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Sunday, April 3, 2011

Sources of Light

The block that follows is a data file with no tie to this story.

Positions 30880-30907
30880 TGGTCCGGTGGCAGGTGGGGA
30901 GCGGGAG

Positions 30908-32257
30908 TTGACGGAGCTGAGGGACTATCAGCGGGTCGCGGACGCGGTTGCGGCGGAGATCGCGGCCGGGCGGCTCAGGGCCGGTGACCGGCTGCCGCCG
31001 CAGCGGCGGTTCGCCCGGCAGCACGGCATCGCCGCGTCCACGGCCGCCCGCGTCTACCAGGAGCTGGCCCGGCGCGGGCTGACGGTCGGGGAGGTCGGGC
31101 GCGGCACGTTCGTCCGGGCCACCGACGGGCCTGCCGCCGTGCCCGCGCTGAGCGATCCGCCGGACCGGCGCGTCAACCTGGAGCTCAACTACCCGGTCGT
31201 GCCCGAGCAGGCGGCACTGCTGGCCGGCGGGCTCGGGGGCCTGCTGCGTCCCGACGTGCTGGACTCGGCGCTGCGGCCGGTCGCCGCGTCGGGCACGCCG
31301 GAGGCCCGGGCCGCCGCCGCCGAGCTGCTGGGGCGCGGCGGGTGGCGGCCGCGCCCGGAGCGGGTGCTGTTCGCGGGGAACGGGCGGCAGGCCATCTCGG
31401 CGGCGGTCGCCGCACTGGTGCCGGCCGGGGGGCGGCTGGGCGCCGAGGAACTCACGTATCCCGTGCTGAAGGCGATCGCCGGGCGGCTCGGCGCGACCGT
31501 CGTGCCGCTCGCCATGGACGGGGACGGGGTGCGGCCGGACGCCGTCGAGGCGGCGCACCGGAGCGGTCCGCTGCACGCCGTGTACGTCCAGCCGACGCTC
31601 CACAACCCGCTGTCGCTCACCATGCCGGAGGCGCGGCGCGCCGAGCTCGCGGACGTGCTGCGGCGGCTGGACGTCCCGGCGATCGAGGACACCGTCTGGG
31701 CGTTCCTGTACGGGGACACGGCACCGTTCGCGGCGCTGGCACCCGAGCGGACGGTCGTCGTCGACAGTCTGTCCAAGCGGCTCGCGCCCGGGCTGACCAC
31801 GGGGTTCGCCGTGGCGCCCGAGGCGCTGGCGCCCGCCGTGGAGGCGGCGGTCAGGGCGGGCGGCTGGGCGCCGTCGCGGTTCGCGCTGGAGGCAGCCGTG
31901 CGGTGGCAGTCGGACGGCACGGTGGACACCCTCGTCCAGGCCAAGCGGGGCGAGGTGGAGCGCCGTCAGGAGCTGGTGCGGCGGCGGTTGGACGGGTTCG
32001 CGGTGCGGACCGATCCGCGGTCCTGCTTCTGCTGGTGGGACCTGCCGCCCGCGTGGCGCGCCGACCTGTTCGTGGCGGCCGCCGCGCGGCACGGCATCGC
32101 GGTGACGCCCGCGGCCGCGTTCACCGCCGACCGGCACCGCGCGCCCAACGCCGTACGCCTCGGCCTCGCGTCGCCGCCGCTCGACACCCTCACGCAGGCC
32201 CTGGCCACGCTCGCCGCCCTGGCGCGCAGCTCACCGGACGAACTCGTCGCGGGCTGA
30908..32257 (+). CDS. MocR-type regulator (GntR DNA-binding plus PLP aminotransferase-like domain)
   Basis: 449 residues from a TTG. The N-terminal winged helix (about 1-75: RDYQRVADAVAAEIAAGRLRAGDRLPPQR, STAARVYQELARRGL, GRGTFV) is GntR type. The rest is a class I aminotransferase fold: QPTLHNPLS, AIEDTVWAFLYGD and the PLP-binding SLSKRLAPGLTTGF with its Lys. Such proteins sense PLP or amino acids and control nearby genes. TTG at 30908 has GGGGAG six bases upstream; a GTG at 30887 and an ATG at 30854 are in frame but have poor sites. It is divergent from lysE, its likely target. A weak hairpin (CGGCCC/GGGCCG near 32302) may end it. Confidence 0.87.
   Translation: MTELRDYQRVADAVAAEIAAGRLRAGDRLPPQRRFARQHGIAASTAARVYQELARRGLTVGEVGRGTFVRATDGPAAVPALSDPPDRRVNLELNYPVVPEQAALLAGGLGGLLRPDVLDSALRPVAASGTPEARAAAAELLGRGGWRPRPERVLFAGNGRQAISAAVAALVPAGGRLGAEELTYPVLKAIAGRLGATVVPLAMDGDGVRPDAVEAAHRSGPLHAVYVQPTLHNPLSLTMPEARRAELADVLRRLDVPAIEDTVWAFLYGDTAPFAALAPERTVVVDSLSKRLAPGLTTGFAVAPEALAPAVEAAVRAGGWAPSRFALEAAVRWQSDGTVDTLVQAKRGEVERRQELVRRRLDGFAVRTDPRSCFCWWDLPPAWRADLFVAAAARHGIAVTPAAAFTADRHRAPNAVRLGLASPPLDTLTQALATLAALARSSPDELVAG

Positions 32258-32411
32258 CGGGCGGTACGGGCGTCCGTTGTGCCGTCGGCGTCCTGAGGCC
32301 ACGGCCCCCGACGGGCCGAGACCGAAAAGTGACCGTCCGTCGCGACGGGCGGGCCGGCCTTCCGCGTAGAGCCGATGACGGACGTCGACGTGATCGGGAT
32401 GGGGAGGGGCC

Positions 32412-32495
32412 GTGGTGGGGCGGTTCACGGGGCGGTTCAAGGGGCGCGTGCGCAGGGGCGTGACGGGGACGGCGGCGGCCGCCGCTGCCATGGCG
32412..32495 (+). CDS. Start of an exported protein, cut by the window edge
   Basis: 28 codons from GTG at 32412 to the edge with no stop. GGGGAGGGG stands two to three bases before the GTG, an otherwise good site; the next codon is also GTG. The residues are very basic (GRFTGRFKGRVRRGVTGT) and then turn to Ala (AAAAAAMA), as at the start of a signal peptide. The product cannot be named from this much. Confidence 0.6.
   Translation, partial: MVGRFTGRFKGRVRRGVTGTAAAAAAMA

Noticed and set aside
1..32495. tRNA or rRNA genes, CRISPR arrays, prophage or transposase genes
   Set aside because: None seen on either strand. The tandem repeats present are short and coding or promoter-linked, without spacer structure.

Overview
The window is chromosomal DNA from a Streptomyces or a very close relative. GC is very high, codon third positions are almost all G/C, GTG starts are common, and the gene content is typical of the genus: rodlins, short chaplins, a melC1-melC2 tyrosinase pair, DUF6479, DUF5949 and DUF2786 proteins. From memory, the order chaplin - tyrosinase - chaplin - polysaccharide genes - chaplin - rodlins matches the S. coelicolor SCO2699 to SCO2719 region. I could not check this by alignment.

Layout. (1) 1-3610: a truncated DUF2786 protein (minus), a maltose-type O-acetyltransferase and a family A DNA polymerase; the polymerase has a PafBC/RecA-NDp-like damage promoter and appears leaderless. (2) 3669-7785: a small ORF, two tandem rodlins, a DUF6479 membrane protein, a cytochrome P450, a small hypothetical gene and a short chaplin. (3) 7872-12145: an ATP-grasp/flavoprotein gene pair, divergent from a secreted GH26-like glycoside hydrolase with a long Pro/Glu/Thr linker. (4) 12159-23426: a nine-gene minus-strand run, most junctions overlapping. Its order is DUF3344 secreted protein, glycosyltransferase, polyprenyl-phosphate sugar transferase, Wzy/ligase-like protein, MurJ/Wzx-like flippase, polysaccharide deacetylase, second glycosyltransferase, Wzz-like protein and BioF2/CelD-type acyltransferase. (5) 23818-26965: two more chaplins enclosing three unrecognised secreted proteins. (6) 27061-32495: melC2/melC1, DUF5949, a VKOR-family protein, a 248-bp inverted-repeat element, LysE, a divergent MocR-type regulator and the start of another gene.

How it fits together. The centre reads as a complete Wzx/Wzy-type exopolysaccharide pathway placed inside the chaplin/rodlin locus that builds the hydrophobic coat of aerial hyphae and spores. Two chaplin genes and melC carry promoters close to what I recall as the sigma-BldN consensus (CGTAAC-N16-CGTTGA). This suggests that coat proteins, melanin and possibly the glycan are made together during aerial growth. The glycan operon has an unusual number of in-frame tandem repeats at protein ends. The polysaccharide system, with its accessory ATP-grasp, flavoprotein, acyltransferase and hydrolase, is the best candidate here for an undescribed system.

It has been a while since a book has moved me as much as Margaret McMullan's Sources of Light. As I close this book, I have a lump in my throat and tears in my eyes. Fourteen-year-old Sam (short for Samantha) has already experienced tragedy. Her father died a hero in Vietnam. A year later, the summer of 1962, she and her mother moved to Jackson, Mississippi to be closer to her father’s family. She states, “The summer before I learned about love and hate all in the same year. The summer before it all happened.” Racial tensions are at its peak in the south. Sam’s mother, a professor of art history at the local college, begins dating Perry Walker, a photography professor. He gives Sam one of his small cameras and teaches her how to use it. Sam begins to see the cruel world around her through the camera lens. Perry and Sam’s mother seek ways to help end segregation. Even though Sam is white, she becomes caught in the crossfire of various horrific events – her camera is her only weapon. Tragedy strikes once again. The characters are convincing, the historical elements are accurate, and Sam’s explanations are powerful. My eighth graders are beginning a research unit on the Civil Rights Movement – this would be a great supplement. It hasn’t been that long since these events occurred. It is difficult to imagine living in a world like that. We need to remember those that stood up for what is right…some giving the biggest sacrifice, their lives.

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